i really don't know the answer to your question. but i'll tell you what i plan on doing.....i read this on somebody's post somewhere.....and that's to use that rubbery-stuff you can buy in a roll (the stuff u use to keep things from slipping around....u can buy it at wal-mart). i read that it's really easy to clean, and it gives the chicks a good foot-hold. and i also bet the chicks won't generate a crap-load of dust. also, can't make a mess with food and water. but i'm gonna lay down a layer of newspaper or paper towels 1st....then lay the rubbery stuff over that.
I was successful with the following under the floor of the brooder: 1 sheet plywood/cardboard to cover entire space taken up by the brooder(makes it easy to move the brooder around if necessary)/news paper covering the entire floor of the brooder extending outside of the walls( great for easy removal)/a covering of aspen shavings(keeps the paper dry).
When the shavings looked like they were getting dirty I doubled the shavings from 1" to 2", then the next time they looked dirty I lifted one side of the brooder and slid the newspaper and shavings out and put it all into compost pile. Next, slid new newspaper under the brooder walls keeping enough paper on outside of the wall to be able to grab it next time to remove it with the shavings also making sure the entire floor of the brooder was covered with paper and the paper extended out from under the walls of the brooder. I then added the 1" of aspen shavings and started the process over again. Sound long, but only takes a few minutes and the birds are clean and dry......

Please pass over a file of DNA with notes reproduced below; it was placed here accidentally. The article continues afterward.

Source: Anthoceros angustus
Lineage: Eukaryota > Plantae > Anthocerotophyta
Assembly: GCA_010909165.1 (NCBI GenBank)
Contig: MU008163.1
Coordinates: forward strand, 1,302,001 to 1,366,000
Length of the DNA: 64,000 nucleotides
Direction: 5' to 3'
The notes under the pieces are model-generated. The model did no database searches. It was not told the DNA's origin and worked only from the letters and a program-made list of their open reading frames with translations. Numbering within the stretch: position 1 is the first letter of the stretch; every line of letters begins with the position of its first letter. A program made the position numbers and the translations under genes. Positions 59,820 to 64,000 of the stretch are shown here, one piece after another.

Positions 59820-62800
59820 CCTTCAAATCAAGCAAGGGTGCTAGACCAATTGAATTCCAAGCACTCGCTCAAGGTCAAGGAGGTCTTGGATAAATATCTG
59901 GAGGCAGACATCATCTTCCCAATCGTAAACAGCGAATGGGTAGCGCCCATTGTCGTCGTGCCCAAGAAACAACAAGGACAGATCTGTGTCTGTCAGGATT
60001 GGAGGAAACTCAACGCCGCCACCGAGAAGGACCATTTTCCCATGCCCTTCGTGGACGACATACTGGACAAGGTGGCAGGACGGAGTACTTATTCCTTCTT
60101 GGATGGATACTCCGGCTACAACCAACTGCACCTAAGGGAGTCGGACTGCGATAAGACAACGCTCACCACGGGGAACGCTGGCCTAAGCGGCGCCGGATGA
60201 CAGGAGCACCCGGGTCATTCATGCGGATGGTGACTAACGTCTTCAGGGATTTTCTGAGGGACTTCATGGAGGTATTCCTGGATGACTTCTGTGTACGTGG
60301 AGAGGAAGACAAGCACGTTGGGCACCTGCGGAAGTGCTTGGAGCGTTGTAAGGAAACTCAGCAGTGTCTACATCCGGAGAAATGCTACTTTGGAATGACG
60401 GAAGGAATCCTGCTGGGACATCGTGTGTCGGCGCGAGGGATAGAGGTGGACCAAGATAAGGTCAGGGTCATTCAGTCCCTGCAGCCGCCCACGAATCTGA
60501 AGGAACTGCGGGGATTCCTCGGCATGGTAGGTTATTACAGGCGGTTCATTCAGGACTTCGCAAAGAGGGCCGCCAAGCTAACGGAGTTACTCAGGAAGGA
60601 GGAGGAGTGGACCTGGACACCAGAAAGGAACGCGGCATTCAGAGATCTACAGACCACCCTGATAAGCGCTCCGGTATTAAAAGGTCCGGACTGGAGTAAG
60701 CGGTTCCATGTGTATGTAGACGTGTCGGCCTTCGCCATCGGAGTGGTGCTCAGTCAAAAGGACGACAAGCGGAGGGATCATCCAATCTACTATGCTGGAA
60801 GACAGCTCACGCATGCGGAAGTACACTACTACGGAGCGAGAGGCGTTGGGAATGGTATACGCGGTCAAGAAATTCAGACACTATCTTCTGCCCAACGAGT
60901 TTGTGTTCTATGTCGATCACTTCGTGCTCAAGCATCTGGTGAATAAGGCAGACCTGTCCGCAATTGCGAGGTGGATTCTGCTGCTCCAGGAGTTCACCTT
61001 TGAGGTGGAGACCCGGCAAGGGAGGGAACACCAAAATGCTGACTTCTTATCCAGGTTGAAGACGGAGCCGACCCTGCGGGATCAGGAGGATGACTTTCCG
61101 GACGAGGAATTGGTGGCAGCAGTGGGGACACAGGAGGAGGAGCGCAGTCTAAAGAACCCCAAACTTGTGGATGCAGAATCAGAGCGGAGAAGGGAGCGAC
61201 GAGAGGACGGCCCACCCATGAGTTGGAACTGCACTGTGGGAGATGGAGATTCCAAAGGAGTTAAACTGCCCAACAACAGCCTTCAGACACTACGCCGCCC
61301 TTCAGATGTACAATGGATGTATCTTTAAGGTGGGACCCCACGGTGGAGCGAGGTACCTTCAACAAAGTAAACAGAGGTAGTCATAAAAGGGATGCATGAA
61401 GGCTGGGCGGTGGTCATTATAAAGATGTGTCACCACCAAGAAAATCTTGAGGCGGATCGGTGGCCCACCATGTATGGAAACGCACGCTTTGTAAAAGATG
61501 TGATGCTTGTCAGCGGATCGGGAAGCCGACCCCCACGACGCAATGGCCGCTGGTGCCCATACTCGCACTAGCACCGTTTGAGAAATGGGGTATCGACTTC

I raised the water up to where the chicks could just reach in and drink using blocks of wood; this keeps water clean. Feed was suspended up off the floor also.
This worked beautifully for 26 birds with no losses and with minimal time to take care of the birds. It is necessary to have daily water changes and food always available. Then I hardened them of and put the entire brooder setup inside my chicken tractor. Son built brooder and tractor so we could put the entire brooder in the tractor and put it outside when the time was right. That is about it.
Have fun with those little buggers. They are a lot of fun to watch.....
After they know where their food is they can be on the pine shavings. They'll enjoy snuggling down in it and taking baby dustbaths.
Newspaper should be avoided because it's too slick and said to contribute to spraddle leg.
I started my chicks on pine shavings.
Hi ! I am just in the thinking stage of getting a few baby chicks to raise. I have a chicken house that was built years ago. The floor is cement and the walls are wood. There are windows on all four sides. I need to insulate it and patch some holes before I can put those little babies down there. Since I know absolutely zilch about raising chickens, any and all hints and comments will greatly be appreciated. I have been reading about the DLM and using DE and using 3 to more inches of wood shavings on the floor and NOT having to clean out the pen completely but once a year. I LOVE that part. I am going to check around here to see if there is anyone who has baby chicks for sale since I only want a few. Most order places around here you have to order at least 25. My mother had chickens and ducks about 15 years ago but I can't ask her any advice. She is no longer with us. But I am getting excited about starting from scratch and raising some babies. I have the boxes for when they are old enough to lay and I have a water jar as well as the light bulb rigging for the babies. I think I have to redo the door for them to come in and out since it is on ground level and I worry about snakes. I welcome anyone who can help me. Thanks, Deb
Hi Deb and welcome to BYC!
All the information you need to get started is right here on BYC.
Two things I would suggest. First, I would suggest doing some reading in the Learning Center. Here's a link to get you started:
Mine go straight from the incubator to shavings..we have never had any problems.They use their beak like we do hands and pick it up but they much rather eat their food and don't actually eat the shavings.